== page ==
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Tues 8th November 2011 - How it all 1500 feet.

I am just one of countless broadcasters (especially in the sporting field) who is asked one question more than any other – namely “How did you get into radio?” or sometimes, as it was asked by a chap who met me at Gems TV once “How the hell did YOU get into radio?” Seriously, it has been asked in that way without the slightest concern over my reaction to the tone of it. Charming.

It’s a question that increasingly comes in from enthusiastic university under-graduates doing media studies courses or the like, and the ambition from such individuals is clear – the problem is that so many stories of a long broadcasting career are achieved in wildly different ways. Some begin in hospital radio, some find their way into local radio by working as a general dogsbody for no pay (and it’s amazing how long the queue is to be so exploited!) whilst many of my talkSPORT colleagues of course are ex-sportsmen who have been invited into broadcasting having retired from their chosen sport.

Truth is that if you ask 50 broadcast journalists what their ‘in’ was, you’ll get 50 different answers – whenever I’m asked, I try and tell as abridged a story as possible – mainly to prevent boredom on their part as it’s a tad complicated!! So maybe this little corner of cyberspace is the best place to tell the tale in full…

It was early 1997, and I was working at Musical Exchanges guitar shop like I had since 1992 – whilst I loved my work there (and in some weird way would happily go back if ever broadcasting didn’t want me anymore!) I did go into that year in something of a state of flux.

Outside of work, my relationship with my then girlfriend was slowly disintegrating, and my band Sons Of God were renaming themselves Swear, re-writing our set and still getting nowhere with record companies, management or agencies who we’d been courting for 3 years previous. We deserved far better, but seemed destined never to get it. I needed a change, I felt – a step upward.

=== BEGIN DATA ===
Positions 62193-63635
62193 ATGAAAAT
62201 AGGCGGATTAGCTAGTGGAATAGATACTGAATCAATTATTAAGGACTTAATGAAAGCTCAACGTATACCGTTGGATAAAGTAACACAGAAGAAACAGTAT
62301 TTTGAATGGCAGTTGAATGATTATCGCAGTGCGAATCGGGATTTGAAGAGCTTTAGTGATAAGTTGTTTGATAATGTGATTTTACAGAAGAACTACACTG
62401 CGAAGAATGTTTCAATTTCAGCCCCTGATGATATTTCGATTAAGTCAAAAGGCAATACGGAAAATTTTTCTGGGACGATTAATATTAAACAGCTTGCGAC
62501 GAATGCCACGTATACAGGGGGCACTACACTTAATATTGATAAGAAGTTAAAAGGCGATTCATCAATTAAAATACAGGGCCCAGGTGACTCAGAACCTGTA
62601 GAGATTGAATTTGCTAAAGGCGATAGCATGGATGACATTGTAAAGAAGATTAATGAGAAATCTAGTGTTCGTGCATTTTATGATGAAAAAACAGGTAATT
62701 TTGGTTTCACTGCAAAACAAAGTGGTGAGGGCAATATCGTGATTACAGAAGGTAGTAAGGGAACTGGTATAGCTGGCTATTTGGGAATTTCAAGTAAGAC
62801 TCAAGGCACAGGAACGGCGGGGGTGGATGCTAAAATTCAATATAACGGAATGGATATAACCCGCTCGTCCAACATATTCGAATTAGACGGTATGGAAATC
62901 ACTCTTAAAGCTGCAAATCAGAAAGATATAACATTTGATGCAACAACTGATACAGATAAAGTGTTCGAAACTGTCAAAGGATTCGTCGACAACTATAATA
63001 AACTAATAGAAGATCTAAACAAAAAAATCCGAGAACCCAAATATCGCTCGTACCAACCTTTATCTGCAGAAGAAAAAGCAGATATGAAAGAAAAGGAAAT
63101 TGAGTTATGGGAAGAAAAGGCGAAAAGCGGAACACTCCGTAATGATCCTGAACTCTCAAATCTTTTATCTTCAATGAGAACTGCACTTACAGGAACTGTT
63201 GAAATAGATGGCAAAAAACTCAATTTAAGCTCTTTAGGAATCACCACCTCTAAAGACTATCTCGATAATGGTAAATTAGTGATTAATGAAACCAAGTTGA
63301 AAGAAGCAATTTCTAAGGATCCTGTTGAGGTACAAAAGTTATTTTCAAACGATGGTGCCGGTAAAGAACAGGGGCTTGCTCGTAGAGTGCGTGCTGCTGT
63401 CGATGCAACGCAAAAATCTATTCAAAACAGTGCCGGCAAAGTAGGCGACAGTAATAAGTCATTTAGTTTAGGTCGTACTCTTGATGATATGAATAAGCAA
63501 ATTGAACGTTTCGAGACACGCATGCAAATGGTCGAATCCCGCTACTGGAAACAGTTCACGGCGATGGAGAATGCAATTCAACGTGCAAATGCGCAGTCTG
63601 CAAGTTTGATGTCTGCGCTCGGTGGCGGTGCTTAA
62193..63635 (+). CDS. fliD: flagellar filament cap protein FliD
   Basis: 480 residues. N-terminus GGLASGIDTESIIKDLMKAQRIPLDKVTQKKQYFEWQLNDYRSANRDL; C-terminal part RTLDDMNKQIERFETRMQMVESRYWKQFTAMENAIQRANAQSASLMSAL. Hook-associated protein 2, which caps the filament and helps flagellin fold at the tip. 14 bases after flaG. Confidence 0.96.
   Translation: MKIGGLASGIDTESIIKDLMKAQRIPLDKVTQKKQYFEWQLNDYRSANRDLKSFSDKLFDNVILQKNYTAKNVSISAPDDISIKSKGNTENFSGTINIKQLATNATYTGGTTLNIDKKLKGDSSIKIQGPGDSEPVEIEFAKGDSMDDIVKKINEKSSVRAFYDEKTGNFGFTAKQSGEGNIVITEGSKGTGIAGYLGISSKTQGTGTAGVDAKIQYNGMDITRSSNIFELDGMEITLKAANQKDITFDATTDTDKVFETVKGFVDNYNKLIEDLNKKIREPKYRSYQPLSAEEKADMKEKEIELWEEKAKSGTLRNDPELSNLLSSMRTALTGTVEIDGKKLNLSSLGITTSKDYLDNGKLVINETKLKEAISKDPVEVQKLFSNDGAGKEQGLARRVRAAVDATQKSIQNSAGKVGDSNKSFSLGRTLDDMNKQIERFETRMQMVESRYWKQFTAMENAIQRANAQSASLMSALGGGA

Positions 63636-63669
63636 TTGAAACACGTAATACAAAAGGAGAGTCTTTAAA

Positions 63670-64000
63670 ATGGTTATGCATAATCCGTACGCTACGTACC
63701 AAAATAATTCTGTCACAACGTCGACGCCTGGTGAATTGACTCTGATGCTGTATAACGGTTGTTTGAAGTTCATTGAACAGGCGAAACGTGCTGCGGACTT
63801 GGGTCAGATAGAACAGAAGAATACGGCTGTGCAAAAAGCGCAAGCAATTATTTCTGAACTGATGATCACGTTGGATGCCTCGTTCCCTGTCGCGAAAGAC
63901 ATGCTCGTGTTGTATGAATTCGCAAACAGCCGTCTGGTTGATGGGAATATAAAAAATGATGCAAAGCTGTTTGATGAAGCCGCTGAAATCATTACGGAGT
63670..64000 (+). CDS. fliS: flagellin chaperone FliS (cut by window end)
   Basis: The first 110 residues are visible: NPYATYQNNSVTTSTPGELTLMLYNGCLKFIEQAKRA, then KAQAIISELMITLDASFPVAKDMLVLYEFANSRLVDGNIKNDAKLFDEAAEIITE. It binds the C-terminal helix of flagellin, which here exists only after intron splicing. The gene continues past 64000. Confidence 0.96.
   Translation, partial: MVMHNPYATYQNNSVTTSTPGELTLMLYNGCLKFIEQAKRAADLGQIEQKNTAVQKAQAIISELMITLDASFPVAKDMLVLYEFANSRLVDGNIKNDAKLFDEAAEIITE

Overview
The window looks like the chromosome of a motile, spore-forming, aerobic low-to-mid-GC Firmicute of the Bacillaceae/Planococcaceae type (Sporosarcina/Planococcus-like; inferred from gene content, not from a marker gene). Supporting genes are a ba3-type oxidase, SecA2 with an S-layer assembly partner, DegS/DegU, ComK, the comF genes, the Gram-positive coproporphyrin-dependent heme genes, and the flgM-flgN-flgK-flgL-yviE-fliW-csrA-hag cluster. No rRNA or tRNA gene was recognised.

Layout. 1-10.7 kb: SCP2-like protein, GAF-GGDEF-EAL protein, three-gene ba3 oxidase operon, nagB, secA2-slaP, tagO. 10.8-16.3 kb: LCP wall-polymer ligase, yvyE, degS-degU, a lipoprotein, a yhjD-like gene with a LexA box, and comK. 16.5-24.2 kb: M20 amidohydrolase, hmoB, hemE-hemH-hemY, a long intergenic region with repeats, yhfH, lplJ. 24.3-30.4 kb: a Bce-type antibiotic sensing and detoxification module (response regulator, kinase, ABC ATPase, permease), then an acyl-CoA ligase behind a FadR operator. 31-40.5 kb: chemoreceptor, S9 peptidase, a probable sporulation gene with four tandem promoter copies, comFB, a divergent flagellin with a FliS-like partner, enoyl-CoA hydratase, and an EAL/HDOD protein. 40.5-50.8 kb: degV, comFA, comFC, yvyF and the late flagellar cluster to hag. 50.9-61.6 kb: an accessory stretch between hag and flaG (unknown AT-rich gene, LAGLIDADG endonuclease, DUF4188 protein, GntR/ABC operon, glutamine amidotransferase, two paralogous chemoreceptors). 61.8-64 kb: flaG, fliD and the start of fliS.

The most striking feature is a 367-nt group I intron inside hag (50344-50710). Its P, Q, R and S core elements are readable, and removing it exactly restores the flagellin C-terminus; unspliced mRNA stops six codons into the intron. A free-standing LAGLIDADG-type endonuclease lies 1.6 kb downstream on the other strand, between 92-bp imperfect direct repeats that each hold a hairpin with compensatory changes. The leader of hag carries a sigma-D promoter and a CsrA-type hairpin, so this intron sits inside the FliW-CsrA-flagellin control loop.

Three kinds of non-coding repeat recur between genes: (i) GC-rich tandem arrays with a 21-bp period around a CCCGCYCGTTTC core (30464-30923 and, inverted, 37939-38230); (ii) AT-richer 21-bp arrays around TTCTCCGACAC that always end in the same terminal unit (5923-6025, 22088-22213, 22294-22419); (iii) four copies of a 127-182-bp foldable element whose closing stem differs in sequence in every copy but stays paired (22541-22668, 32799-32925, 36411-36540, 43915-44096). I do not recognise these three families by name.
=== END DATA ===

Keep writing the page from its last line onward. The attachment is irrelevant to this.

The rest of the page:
Oddly before any link to the airwaves appeared, I was headhunted by Laney Amplifiers one day – their company in Cradley Heath (in the Black Country for the uninitiated) wanted someone to take on the responsibility of distributing Ibanez guitars in the UK, a contract they had just won, and I was top of their list evidently, as their sales rep Roger kept bugging me to apply every time he came in to the shop. I loved Ibanez guitars – owned a couple myself at that time – and so it was very tempting to cross that retail/trade divide.

Whilst mulling that and other events in my life over, I spent time going to watch my best mate Keith Laurent (from Dangerous Games days) who was playing guitar in a covers band. Whilst at the bar during breaks, we’d laugh and joke about football and I would always keep him entertained by breaking into a Trevor Francis impression or an Alan Hansen voice, or (perhaps our favourite topic) Graham Taylor quotes from the “Do I Not Like That!” documentary. I’d always been doing impressions of teachers since school, but had found a niche in doing football managers it seemed.

Many’s the time that Keith would say “You’re wasted, son – you should be on the telly” or words to that effect, and his work colleagues who came to the same gigs and egged me on to do more routines said things along similar lines. But I would always bat such ideas away and just order another Britvic 55 (I always drove-boring bastard)

So when Keith told me one night as I left work for a gig with Ian The Goat sings Black Sabbath that he’d written to Tom Ross (Head of Sport at BRMB Radio) telling him of my talents and how great I would sound on his shows doing sketches etc, I just laughed nervously, thanked him for being so nice, wondered for a brief moment whether Tom would actually read such a letter and then went back to adjusting my cymbal stands and, frankly, put blind ambition out of my head. I had a gig to play after all.

The following week, I was back at work tidying up the guitar counter when a voice came over the phone tannoy in the guitar department “Call for Ian, Line 4. Call for Ian Danter, Line 4 – it’s Tom Ross”